Reproductive Coercion – exerting power and control in intimate choices

Soon after coming to MSP for help, Jane was surprised to learn that she was in the earliest stages of pregnancy. She had diligently taken birth control pills to avoid pregnancy in part because she endured physical and psychological abuse at the hands of her boyfriend. But Jane was further shocked when she discovered that her boyfriend already knew that she was pregnant – before she had told him or anyone else. She found out her pills had been tampered with – her abuser had sabotaged her attempts to avoid pregnancy – controlling her body in the most invasive way.

Reproductive coercion is a form of domestic violence through which an abuser intentionally interferes with a partner’s reproductive health or choices in order to maintain power and control within a relationship. It can include attempts to impregnate a partner against her will, coercing a partner to have unprotected sex, or interference with methods of contraception.[1] Despite many survivors of DV reporting their experience of this form of abuse, the term is not widely understood.

As a form of domestic (or intimate partner) violence, reproductive coercion has serious outcomes for our clients. Unintended pregnancy can derail life choices, and create financial and emotional dependency on an abusive partner. And, as grim statistics demonstrate, pregnancy in the context of an abusive relationship can be deadly – homicide is the second leading cause of pregnancy-related deaths[2] – women with unintended pregnancies are up to 4 times more likely to experience intimate partner violence than women with intended pregnancies.[3]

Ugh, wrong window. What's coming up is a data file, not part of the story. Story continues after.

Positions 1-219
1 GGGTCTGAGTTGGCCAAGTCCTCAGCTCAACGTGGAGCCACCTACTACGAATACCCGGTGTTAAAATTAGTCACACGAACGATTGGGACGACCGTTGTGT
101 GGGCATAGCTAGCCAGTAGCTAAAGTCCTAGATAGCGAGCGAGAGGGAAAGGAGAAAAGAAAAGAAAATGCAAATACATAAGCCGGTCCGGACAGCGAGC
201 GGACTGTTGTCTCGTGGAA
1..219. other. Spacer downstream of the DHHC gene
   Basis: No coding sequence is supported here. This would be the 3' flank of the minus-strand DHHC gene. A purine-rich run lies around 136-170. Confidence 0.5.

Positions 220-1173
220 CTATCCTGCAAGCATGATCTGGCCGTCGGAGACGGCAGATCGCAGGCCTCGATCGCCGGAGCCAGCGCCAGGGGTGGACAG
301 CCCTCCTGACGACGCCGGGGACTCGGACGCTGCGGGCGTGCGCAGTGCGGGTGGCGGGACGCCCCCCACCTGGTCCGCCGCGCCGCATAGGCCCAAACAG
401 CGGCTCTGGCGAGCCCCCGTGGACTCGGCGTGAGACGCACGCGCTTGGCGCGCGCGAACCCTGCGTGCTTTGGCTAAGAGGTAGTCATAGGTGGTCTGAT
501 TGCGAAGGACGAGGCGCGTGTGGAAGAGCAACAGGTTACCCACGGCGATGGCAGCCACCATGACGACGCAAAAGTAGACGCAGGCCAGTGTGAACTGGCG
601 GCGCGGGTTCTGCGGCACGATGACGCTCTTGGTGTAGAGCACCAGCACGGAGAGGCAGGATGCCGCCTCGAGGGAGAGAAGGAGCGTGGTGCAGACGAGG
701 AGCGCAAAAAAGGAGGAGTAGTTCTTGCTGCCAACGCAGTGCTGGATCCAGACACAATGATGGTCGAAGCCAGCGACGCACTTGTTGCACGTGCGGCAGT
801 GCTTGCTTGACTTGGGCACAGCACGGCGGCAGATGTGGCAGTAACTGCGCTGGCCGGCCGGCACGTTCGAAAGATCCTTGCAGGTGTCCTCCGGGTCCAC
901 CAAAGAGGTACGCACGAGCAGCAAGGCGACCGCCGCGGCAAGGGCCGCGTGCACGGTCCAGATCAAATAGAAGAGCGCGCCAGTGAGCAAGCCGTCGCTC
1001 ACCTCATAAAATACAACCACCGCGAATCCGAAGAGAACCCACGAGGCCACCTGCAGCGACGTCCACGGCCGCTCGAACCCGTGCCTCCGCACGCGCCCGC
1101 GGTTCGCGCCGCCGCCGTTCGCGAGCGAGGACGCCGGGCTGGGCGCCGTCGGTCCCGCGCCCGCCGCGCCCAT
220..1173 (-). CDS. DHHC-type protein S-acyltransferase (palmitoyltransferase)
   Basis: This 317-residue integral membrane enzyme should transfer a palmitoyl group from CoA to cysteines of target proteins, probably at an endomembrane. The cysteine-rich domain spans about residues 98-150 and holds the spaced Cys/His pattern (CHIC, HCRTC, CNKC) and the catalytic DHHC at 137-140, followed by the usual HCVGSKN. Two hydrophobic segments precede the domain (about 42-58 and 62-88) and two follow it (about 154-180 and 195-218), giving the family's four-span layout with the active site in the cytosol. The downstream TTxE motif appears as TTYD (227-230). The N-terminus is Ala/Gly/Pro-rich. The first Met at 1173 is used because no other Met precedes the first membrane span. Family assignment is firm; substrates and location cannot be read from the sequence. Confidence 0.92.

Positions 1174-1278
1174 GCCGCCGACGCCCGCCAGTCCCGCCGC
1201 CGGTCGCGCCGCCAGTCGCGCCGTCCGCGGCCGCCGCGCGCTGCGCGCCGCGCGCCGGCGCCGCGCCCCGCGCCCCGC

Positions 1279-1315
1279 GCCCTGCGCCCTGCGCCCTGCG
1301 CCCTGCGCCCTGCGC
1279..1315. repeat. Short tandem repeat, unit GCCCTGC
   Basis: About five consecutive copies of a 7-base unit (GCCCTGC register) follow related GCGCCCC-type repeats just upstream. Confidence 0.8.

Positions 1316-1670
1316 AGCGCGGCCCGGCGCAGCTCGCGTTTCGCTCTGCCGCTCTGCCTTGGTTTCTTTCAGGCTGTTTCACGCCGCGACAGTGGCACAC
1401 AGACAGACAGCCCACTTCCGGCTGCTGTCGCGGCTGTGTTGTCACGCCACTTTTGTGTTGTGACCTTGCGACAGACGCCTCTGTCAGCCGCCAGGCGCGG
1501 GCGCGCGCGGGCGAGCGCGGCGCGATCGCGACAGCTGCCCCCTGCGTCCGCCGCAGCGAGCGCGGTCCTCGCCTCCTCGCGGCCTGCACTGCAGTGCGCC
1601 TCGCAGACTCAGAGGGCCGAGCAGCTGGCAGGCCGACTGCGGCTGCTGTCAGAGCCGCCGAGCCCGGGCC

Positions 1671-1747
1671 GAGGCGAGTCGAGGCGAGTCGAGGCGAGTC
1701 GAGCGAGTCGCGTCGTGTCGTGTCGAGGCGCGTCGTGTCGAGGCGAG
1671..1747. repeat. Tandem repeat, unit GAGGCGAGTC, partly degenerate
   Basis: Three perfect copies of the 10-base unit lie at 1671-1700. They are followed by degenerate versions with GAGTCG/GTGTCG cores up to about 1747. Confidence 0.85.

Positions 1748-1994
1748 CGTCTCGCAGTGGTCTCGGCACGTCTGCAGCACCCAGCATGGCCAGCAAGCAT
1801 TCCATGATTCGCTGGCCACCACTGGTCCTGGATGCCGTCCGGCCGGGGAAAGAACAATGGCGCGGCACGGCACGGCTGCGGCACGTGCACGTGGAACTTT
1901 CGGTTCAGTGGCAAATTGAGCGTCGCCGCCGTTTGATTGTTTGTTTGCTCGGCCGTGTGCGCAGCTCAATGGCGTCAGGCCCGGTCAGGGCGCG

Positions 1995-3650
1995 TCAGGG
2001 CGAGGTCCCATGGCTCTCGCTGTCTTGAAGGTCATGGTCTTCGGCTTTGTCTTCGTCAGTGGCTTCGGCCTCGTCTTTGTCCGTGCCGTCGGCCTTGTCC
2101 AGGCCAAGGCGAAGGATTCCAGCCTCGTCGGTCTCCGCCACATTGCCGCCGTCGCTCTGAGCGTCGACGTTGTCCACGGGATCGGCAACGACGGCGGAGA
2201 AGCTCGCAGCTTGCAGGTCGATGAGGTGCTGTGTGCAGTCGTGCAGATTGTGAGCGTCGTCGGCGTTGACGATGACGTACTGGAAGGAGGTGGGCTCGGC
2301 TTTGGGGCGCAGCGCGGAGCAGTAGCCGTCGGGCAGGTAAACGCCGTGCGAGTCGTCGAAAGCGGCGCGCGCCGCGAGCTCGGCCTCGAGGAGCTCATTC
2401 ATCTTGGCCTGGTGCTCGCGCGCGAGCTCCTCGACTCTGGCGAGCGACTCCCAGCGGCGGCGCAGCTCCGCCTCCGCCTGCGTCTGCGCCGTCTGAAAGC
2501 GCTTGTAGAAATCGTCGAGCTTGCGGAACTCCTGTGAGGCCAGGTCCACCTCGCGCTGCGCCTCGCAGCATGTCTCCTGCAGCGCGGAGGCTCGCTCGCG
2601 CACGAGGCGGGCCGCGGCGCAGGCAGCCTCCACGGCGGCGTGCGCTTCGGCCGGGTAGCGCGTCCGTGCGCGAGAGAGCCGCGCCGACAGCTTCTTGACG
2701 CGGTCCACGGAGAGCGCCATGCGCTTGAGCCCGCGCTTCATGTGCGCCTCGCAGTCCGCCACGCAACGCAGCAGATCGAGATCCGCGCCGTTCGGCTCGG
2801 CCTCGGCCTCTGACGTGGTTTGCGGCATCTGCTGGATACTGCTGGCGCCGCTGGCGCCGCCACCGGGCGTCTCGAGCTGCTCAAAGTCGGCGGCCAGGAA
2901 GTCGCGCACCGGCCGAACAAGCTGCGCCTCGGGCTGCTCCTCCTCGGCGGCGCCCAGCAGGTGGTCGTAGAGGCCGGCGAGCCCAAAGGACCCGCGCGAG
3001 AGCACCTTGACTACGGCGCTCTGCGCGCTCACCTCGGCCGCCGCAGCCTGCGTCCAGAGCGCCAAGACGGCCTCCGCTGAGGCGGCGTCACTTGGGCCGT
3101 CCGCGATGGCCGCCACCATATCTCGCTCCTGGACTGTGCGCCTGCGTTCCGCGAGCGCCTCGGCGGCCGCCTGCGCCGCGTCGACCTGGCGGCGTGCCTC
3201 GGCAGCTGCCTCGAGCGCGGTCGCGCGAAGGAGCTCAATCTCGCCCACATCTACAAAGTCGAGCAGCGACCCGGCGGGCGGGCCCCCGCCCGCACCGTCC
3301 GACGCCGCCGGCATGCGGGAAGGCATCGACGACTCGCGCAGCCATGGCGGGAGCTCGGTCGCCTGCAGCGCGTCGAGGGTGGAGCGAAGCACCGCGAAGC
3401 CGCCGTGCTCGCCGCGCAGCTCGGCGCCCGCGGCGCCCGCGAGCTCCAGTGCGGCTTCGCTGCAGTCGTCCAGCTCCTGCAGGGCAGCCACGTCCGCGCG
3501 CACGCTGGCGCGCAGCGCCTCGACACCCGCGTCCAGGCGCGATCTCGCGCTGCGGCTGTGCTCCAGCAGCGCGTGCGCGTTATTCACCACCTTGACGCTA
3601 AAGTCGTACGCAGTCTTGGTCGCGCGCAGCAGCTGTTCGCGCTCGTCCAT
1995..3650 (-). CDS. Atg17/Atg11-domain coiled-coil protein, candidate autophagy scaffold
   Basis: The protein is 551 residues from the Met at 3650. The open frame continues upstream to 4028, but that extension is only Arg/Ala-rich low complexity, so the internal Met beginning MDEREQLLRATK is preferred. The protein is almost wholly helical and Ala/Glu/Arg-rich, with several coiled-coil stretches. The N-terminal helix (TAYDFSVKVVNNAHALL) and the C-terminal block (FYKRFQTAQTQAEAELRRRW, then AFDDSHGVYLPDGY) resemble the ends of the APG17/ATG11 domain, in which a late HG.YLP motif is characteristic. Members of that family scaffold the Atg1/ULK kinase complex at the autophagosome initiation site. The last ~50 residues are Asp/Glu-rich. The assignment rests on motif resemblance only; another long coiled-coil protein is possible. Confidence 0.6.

So, what can be done?

Knowledgeable healthcare providers can provide support and safe alternatives to patients who are concerned about reproductive coercion. Contraceptive counseling can include considering options for less obvious or detectable methods. Pre-natal visits can include discussion of intimate partner violence and available resources – such as the legal and supportive services provided by MSP.

The ability to make your own informed decisions about reproduction is a fundamental right – the right to reproductive justice. At MSP, we believe that reproductive coercion is unacceptable, and through comprehensive services, advocacy, and community education, we support survivors and their ability to make their own decisions over their bodies.


[1] The American College of Obstetricians and Gynecologists, Committee Opinion Number 554, February 2013 (reaffirmed 2019)

[2] Chang J, Berg CJ, Saltzman LE, Herndon J. Homicide: a leading cause of injury deaths among pregnant and postpartum women in the United States, 1991–1999. Am J Public Health 2005;95:471–7.

[3] Gazmararian JA, Adams MM, Saltzman LE, Johnson CH, Bruce FC, Marks JS, et al. The relationship between pregnancy intendedness and physical violence in mothers of newborns. The PRAMS Working Group. Obstet Gynecol 1995;85:1031–8